Mondaine Evo Quartz Analogue (£160)
A Swiss railways watch design so iconic that even Apple borrowed it for the clock app in iOS. And then even acquiesced when Mondaine politely pointed out that it might be nice to reference them. And then changed it to something else for iOS 7. Anyway, the fact remains that it is an iconic clock design, and it won’t break the bank. Unless, like us, you’d be tempted to get the one with a Swiss automatic movement, which is nearer £500.
Victorinox Rally (£9)
As well as the ability to set up a network-attached RAID backup system and check the gearbox oil level in a Mk2 Escort Mexico, there are various accoutrements a proper human should have. At least one named pair of shoes, an automatic watch, a Zippo – you know what we’re talking about. And, of course, you should have some kind of knife or tool. Victorinox make some design classics; this Rally version is the basic pocket tool with the addition of a bottle opener.
KitchenAid Artisan Kettle (£120)
This made-to-last kettle takes the guesswork out of brew-making. Boil it up good and hot for tea, then while you’re mucking about with the tea strainer you can see on the dial when the water has cooled to the 80-ish degrees that won’t scald coffee beans.
Oree Power Pebble (€110)
‘Subtlety is the way of the true.’ This mantra is one that we’ve been living by since many minutes ago, and thus far it has proven to be an enlightened path. The Power Pebble is very subtle, but it also adheres to the second rule of gadgeteering: ‘Maketh a wireless phone charger; maketh sure it works.’
Pure Evoke D4 (£130)
British kitchen radios have been being British in our kitchens since the invention of radio, and this latest version from Pure is no different. Well, it is different, in that it is digital and has no valves, but otherwise – one speaker, bunch of knobs, Radio 3 comes out of it – just the same.
Pro-Ject RPM 1.3 Genie (£235)
You don’t have to get a turntable this expensive. Heck, you don’t even need to get a turntable. But there are cheaper turntables than this, and there are certainly more expensive ones. But this one looks cool, works very well and sits right on the indulgent price line.
Bowers & Wilkins P3 (£170)
The concept of high-end headphones for portable device use is no longer a novel concept, and this year we’ve seen some truly spectacular entries. But, B&W nailed it the first time when they launched the P3: stylish, light, comfortable and really good to ear.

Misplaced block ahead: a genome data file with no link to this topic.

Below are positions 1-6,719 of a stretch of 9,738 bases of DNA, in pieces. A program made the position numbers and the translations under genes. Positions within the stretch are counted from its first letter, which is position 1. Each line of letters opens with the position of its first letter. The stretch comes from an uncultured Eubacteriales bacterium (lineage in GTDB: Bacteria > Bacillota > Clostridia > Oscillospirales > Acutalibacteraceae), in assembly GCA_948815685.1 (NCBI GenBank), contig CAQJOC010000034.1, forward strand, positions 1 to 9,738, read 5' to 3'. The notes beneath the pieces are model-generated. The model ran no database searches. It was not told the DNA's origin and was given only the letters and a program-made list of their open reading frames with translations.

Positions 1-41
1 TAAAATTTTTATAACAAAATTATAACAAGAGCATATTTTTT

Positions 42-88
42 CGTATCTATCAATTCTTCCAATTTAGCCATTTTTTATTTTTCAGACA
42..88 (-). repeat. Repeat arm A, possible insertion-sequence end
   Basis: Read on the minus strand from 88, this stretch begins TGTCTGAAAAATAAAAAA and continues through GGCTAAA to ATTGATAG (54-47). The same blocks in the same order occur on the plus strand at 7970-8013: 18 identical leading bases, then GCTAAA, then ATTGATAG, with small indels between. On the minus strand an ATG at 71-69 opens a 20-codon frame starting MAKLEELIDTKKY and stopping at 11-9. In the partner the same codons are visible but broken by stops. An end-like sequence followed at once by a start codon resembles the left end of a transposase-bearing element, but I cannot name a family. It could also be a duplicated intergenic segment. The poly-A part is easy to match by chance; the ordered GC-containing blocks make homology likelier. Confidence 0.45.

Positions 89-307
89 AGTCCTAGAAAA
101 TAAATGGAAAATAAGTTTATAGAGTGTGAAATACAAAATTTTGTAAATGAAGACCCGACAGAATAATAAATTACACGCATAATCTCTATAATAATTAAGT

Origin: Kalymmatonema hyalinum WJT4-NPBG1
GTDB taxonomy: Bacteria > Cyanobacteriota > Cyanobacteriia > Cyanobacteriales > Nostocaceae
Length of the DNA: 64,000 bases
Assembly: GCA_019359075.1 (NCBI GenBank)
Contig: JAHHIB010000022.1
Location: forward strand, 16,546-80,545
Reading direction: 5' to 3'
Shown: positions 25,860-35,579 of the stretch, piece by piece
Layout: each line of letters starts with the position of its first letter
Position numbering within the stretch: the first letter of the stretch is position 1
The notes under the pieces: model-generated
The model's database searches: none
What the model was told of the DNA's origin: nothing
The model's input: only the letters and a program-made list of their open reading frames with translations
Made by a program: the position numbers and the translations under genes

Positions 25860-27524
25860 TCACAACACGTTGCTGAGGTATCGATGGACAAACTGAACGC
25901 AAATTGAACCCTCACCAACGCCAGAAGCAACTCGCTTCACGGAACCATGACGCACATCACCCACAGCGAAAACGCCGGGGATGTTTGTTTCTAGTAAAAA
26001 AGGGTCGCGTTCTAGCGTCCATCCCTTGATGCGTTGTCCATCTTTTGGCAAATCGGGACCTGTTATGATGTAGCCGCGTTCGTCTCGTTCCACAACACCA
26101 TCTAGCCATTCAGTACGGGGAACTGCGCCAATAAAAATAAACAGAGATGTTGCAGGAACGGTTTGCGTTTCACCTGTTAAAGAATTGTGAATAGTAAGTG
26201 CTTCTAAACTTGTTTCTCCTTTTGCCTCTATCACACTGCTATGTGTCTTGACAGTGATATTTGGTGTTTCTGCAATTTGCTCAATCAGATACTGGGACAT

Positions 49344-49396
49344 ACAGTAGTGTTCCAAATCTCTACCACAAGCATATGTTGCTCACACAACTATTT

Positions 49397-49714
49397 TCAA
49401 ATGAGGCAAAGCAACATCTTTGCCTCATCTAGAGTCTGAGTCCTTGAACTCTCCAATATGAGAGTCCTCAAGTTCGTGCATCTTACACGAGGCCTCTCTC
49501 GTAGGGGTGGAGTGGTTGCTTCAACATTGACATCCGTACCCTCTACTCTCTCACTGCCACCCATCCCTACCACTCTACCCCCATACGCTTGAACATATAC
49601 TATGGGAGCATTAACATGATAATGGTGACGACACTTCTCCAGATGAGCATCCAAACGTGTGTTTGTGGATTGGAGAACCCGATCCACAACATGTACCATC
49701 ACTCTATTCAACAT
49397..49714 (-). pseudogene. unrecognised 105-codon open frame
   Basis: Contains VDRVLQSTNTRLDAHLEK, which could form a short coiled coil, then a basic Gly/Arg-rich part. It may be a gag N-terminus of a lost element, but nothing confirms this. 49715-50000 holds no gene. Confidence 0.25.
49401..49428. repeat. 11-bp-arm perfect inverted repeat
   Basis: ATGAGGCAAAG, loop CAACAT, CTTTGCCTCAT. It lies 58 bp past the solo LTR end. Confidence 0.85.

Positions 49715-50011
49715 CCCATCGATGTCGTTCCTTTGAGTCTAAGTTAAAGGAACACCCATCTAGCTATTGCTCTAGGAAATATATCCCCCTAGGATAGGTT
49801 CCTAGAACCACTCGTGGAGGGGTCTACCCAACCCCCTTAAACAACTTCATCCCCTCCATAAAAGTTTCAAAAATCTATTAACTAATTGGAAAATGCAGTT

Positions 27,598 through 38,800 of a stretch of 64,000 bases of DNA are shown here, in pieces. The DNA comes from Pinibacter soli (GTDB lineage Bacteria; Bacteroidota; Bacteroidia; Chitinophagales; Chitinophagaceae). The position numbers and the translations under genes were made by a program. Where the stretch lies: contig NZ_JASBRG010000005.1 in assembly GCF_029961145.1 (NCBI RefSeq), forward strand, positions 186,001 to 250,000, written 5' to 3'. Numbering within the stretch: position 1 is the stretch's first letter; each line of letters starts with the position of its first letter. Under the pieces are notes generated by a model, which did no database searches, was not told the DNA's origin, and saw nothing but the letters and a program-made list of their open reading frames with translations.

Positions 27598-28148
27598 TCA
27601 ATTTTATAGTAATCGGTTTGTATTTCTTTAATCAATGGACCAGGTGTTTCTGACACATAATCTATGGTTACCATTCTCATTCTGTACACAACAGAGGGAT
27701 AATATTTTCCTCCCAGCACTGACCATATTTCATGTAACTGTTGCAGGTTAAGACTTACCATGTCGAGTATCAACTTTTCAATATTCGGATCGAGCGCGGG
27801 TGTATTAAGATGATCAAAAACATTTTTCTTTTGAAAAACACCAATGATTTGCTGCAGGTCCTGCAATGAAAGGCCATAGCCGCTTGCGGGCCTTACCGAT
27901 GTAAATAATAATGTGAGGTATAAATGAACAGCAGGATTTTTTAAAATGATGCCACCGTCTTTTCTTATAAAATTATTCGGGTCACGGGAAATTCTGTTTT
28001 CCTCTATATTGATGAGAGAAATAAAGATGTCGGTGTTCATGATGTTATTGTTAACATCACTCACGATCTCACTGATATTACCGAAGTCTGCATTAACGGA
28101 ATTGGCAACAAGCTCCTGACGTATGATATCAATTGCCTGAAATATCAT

More after the break...
Sony SRS-BTM8 (£60)
Affectionately known as ‘The Handbag’ by the Stuff team, there are several reasons why this Bluetooth speaker is a design tour-de force. It’s portable (four AA batteries), so that prominent handle makes sense for carrying it out to the conservatory. It’s got NFC so phone pairing is a breeze, and it sounds brilliant.
Q Acoustics 2010i (£130)
Be not led astray by the nefarious pleasures of slim speaker systems or soundbars. For true audio satisfaction, you need proper speakers, made of wood. These speakers, however, will break neither bank nor bookshelf as they are reasonably sized.
Fujifilm Instax Mini 90 (£130)
It’s easy to get confuddled by the consumer chaos that is the cameras market, especially if you think one camera must rule them all. Keep your old one and get creative with Fuji's retro-tastic instant camera which can let you superimpose two different images in one photo, if you want it to. You arty devil you.
Typhoon Teardrop Duo Drizzler (£12)
Which comes first? The oil or the vinegar? It matters not, for here they are combined into one handy (and skillfully made) receptacle. Dress that salad in whatever order you prefer. Though you’ll have to find a different storage solution for salt, pepper, lemon, etc.
Bialetti Moka Express (from £22)
A classic design, no doubt. But don’t fall into the trap of thinking it’s a just a coffee jug. There’s science hidden behind them there silver walls. There’s heat and pressure and condensation and, at the end of it, a ruddy good espresso.
Marcato Atlas Pasta Machine (£62)
Perhaps you’ve never made pasta. Maybe you never will. But that doesn’t stop you having a pasta-making machine in the kitchen, now does it? Plus, there’s various attachments you can buy to extrude different types of pasta. That you’ll definitely make. Definitely maybe.
OHTO Tasche fountain pen (£13)
You need a good pen. It’s used for things like signing wedding certificates and insurance claims forms. But you don’t need to get a £500 Graf de Mont Parker that weighs six tons and takes unicorn blood ink. This OHTO is cleverly designed to be tiny, it’s affordable and it’ll make you feel like a man. (Or a woman.)